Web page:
On August 26, however, he was seized by LPR militants, whom the Russian indictment refers to as ‘law enforcement bodies’ in militant-controlled Rovenky. This was purportedly while he was endeavouring to blow up railway lines, having received the explosives, via ‘Vladyslavovych’.
The story turns surreal after his capture by the militants. The frail-looking 61-year-old was supposed to have run away from the militants while they were checking his testimony and “jumped from the river into the Kamenka river”.
One of the judges asked Sizonovych if he had really jumped into the river. He quietly answered that he can’t swim.
This was ignored, as was the sheer absurdity of the claim that he had escaped armed captors, many 30 years or more younger than him. The court also chose to accept his written testimony stating that “on September 27, realizing that in self-proclaimed LPR, I faced criminal liability, I decided to illegally, without confirming documents, cross Russia’s state border near Vlasovka and was arrested”.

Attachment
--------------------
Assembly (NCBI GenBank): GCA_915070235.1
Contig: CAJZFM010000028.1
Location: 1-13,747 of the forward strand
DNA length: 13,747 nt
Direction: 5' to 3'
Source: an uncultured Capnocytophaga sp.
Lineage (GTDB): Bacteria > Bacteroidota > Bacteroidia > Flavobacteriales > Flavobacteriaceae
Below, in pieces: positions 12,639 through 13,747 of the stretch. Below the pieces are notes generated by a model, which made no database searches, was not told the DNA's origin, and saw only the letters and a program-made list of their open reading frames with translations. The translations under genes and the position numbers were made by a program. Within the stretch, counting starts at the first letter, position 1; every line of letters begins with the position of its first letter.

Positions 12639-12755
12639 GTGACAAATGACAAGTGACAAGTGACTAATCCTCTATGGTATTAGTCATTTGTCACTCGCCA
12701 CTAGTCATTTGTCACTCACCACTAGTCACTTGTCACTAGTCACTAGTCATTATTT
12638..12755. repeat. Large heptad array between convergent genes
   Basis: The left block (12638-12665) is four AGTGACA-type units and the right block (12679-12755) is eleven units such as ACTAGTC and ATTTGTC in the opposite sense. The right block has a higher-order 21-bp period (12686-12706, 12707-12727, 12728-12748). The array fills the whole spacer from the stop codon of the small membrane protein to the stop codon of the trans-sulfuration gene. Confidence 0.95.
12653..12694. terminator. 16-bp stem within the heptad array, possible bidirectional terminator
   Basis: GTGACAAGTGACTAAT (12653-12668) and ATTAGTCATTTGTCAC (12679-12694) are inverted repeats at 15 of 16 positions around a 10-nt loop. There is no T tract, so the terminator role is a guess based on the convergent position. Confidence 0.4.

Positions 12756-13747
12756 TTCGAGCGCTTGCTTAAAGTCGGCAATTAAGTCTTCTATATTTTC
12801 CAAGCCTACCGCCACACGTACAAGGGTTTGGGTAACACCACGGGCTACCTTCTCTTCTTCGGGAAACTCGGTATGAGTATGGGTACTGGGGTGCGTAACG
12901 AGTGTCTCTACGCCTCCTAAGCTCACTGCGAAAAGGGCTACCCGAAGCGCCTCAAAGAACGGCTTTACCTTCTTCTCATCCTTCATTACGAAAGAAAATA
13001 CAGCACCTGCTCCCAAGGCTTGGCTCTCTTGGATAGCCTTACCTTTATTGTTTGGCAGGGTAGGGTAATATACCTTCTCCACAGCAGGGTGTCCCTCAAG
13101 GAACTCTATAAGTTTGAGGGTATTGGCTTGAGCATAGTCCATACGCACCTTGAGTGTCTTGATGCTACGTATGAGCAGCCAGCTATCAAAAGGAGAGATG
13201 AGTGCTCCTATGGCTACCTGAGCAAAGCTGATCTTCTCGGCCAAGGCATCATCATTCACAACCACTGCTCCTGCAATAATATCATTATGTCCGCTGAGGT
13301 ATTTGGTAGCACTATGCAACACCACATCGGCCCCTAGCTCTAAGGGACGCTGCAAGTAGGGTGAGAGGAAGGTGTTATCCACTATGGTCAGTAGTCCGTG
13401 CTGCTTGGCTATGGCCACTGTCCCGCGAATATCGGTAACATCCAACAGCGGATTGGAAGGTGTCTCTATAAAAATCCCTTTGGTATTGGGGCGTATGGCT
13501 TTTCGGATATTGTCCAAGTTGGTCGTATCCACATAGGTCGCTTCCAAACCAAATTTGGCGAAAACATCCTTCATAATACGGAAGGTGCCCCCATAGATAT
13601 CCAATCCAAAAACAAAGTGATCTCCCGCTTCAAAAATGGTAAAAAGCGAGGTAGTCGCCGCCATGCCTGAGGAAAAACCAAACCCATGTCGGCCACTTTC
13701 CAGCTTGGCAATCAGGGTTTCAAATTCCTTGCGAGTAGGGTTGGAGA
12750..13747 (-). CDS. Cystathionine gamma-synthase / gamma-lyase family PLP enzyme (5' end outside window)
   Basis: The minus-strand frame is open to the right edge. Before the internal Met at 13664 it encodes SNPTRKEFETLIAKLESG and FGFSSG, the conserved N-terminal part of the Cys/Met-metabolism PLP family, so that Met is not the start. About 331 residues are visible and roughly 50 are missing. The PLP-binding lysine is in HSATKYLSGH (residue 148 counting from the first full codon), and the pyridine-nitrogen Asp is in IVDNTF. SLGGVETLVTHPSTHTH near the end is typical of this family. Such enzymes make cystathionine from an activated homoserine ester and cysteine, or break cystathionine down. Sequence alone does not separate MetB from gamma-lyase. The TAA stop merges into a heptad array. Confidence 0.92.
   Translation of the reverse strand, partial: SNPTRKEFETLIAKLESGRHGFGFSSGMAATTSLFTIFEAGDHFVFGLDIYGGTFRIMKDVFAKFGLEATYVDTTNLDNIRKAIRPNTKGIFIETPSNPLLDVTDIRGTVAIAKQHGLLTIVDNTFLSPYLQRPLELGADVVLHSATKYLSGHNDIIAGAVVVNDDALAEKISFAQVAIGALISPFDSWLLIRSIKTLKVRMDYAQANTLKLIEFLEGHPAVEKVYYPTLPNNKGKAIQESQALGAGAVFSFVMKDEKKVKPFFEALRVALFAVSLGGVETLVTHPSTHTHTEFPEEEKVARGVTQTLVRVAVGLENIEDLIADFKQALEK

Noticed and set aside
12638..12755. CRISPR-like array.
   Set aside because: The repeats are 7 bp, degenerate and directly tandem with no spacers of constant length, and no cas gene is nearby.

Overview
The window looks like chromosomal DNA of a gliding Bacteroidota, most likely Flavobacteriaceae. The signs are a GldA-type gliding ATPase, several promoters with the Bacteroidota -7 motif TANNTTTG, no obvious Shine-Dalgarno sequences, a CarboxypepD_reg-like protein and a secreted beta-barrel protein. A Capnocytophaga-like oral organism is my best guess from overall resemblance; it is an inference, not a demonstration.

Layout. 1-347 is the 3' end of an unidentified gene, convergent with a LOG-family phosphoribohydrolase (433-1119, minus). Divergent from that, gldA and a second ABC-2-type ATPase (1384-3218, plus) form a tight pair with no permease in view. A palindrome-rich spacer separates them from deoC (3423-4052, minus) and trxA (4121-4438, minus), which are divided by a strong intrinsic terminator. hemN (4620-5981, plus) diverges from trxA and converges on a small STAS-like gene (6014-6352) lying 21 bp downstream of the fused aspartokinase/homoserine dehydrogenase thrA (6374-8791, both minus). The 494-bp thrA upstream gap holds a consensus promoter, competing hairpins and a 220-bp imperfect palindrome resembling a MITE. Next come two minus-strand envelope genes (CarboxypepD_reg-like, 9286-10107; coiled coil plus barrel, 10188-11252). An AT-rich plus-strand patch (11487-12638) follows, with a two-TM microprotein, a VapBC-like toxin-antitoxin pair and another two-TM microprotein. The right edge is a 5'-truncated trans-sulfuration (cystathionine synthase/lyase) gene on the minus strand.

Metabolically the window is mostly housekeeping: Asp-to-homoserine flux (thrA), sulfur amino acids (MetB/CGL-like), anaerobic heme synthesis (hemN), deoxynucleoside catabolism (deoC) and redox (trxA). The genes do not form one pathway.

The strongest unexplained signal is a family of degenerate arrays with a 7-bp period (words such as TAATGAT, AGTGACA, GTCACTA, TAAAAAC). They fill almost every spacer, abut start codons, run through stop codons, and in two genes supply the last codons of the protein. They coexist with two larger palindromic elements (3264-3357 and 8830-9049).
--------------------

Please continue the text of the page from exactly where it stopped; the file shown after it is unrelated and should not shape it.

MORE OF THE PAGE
The court was also happy to overlook the lack of any detail about the month between Sizonovych’s capture and James Bond-like release from the militants and the supposed date on which he emerged in Russia.
Sizonovych’s account of torture makes it clear, should there have been any doubt, why he ‘confessed’ to such an overtly implausible story. He has now told the consul also that the ‘lawyer’ who was appointed by the investigators did not in any way represent his interests.
There is concern that a lipoma on his neck is beginning to get larger and to worry him. The prison doctor clearly thinks it needs to be checked out, though nobody seems to be in any hurry to do this. The consul is hoping to chase this up.
As reported, there was almost certainly pressure put on Sizonovych to withdraw the appeal he lodged against the ruling, and it has now entered into force.